Or even if you don’t like meditating, try taking seven deep breaths. Gremlin thoughts can’t hang on that well when we drop down and focus on the breath for a minute or two. It’s like kryptonite for gremlins.

But even if none of that floats your boat, you could resort to fancier tricks like:

  • Giving the unwanted thought a Mickey Mouse voice. (It’s hard to be scared of anything Mickey says.)
  • Following Esther’s lead by naming ten good things about the situation. (Yes, that takes skills, but if you’re a regular reader of this blog, you’ve got skills!)
  • Distracting yourself with something bright and shiny reserved specifically for occasions like this. (Chakra Beatbox by MC Yogi is a perfect bad-thought disruptor for me.)
  • Asking what benefit you get from hanging on to this unwanted thought. Maybe there’s a secret payoff that will reveal it’s actually serving you in a way you didn’t realize.
  • Considering an official vibration detox to release addiction to anxious thoughts.
  • Imagining what you’d say to a loved one who was stuck with this negative thought. You’d likely know just what to say to ease their mind, right? Ease your own.

But truly, I don’t think it has to be that complicated.

Find a thought that feels better, or stop thinking so much (through meditation).

Potential better feeling thoughts that might work:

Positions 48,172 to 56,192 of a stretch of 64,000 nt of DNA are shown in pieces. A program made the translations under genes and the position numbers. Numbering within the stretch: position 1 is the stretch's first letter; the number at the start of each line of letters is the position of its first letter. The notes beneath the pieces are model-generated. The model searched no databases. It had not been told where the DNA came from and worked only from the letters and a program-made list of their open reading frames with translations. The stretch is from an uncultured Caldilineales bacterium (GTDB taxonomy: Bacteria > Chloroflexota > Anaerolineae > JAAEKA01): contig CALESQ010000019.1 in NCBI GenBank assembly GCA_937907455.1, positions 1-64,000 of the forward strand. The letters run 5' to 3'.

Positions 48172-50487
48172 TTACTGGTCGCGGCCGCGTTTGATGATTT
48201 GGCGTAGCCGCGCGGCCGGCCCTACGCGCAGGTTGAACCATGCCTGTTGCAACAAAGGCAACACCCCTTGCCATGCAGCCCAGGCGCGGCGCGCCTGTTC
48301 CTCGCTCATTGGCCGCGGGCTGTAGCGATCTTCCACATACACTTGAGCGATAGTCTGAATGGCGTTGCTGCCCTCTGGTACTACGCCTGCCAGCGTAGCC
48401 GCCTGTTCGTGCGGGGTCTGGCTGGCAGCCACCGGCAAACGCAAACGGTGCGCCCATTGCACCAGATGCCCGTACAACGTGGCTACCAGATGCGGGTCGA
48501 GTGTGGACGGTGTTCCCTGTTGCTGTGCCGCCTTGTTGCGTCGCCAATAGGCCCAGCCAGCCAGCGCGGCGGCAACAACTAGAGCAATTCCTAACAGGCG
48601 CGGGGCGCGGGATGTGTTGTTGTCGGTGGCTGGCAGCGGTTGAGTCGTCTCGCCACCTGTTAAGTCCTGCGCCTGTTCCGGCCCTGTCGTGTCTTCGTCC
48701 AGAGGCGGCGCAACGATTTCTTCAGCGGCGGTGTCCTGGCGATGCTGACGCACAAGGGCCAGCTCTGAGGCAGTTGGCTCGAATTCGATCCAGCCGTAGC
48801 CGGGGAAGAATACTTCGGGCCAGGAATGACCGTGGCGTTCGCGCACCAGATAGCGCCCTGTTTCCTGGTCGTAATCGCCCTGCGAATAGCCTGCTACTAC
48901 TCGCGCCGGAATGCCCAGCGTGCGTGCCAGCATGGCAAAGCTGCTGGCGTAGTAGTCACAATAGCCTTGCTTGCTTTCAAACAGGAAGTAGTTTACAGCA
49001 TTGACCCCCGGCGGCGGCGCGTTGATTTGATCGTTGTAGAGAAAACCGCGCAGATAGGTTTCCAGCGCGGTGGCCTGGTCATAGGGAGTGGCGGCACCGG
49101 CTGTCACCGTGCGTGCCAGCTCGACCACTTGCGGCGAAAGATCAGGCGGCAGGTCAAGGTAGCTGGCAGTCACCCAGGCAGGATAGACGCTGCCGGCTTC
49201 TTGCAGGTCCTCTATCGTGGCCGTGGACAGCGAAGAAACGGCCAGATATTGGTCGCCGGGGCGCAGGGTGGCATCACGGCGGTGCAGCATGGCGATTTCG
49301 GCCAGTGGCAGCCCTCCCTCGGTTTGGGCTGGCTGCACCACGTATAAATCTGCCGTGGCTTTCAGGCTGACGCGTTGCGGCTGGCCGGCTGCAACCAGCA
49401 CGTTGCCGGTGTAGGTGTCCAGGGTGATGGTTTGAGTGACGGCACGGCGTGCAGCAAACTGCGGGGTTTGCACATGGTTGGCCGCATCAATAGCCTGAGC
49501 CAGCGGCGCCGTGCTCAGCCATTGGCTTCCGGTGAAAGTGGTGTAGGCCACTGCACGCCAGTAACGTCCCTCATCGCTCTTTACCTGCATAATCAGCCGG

• I don’t have to figure this out right now.
  • It’s probably not as big a deal as I’m making it.
  • This contrasty-thought is conjuring up something good.
  • I’ll likely feel better about this later. It just needs to simmer a bit.
  • It’s easier than I’m realizing in this red hot moment.
  • Things have a way of sorting themselves out when I find a way to relax about it.
  • I’ve handled bigger things than this.
  • I’m better at this and more capable than I realize.
  • I’ve got good help on board (my angels are probably sorting it out right now).
  • Things always work out for me – one way or another, sooner or later.
  • I’m rocking step one! 🙂

You know the thoughts that work for you. It might be worth writing them down so next time gremlins get noisy you can just read your better thoughts off a sheet of paper rather than relying on memory to get there.

Working with the troubling thought first requires that you’re aware when it’s activated. That’s easy to tell when you’re paying attention to how you feel.

It’s also easier to work with your thoughts when you’ve got good self-care on board. (Meaning you’re properly refreshed and energized.) Thought work is harder when you’re sleep deprived or improperly fueled.